Corollary: If you really don’t need to see that result (i.e. it’s not going to change your care anyway), you shouldn’t have ordered the test!

Related post

Why People Don’t Change Their Minds Despite The Data

Has this happened to you?

Your (emergency physician / neurosurgeon / orthopaedic surgeon) colleague wants to (get rib detail xrays / administer steroids / wait a few days before doing a femur ORIF). You question it based on your interpretation of the literature. You even provide a stack of papers to them to prove your point. Do they buy it? Even in the presence of randomized, double-blinded, placebo-controlled studies with thousands of patients (good luck finding those)?

The answer is generally NO! Why not? It’s science. It’s objective data. WTF?

Sociologists and psychologists have shown that there is a concept that they call the Backfire Effect. Essentially, once you come to believe something, you do your best to protect it from harm. You become more skeptical of facts that refute your beliefs, and less skeptical of the items that support them. Having one’s beliefs challenged, even with objective and authoritative data, causes us to hold them even more deeply. There are plenty of examples of this in everyday life. The absence of weapons of mass destruction in Iraq. The number of shooters in the JFK assassination. President Obama’s citizenship.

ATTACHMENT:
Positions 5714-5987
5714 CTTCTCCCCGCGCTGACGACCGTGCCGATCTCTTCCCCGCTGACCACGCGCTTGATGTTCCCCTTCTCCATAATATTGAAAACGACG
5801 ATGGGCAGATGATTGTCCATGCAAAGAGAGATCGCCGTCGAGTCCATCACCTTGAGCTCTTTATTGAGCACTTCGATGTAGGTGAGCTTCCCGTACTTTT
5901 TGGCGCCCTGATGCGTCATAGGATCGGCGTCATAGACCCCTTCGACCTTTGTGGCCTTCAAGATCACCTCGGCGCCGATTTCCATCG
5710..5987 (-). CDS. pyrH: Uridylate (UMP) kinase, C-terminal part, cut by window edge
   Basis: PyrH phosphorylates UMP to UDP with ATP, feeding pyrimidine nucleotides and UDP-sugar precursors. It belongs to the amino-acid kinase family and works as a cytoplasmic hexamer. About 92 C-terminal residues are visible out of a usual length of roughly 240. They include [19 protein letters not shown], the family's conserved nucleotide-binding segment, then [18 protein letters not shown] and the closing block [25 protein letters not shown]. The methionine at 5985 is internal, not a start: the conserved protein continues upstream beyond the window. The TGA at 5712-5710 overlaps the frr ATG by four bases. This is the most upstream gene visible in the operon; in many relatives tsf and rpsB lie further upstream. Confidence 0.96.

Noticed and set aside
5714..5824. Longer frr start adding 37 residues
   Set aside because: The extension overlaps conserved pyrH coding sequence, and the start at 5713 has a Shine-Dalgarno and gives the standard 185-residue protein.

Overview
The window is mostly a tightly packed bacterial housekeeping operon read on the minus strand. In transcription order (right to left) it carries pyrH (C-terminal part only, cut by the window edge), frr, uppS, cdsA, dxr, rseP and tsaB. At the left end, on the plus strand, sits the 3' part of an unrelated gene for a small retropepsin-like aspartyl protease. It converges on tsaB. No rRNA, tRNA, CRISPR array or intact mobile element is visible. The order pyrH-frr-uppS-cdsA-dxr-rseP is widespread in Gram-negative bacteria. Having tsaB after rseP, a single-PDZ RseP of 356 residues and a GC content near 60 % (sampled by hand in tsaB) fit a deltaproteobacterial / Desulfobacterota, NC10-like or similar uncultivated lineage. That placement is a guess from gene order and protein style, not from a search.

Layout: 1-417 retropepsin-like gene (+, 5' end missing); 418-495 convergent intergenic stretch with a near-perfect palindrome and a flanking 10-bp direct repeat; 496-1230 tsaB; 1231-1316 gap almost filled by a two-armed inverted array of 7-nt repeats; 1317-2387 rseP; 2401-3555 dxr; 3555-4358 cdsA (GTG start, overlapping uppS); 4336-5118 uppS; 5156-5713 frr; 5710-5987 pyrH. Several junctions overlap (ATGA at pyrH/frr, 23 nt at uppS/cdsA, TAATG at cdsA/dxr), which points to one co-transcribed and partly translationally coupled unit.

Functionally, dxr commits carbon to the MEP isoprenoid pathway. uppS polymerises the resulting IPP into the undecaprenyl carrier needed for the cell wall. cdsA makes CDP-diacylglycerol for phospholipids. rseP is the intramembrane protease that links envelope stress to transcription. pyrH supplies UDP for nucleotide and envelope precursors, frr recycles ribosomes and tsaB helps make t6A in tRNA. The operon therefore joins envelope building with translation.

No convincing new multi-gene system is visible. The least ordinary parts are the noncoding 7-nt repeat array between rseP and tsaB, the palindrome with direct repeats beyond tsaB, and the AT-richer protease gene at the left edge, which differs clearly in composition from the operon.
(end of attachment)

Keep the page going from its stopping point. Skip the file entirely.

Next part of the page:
Bottom line: It’s human nature to try to pick apart a scientific article that challenges your biases, looking for every possible fault. It’s the Backfire Effect. Be aware of this built in flaw (protective mechanism?) in our psyche. And always ask yourself, “what if?” Look at the issue through the eyes of someone not familiar with the concepts. If someone challenges your beliefs, welcome it! Be skeptical of both them AND yourself. You might just learn something new!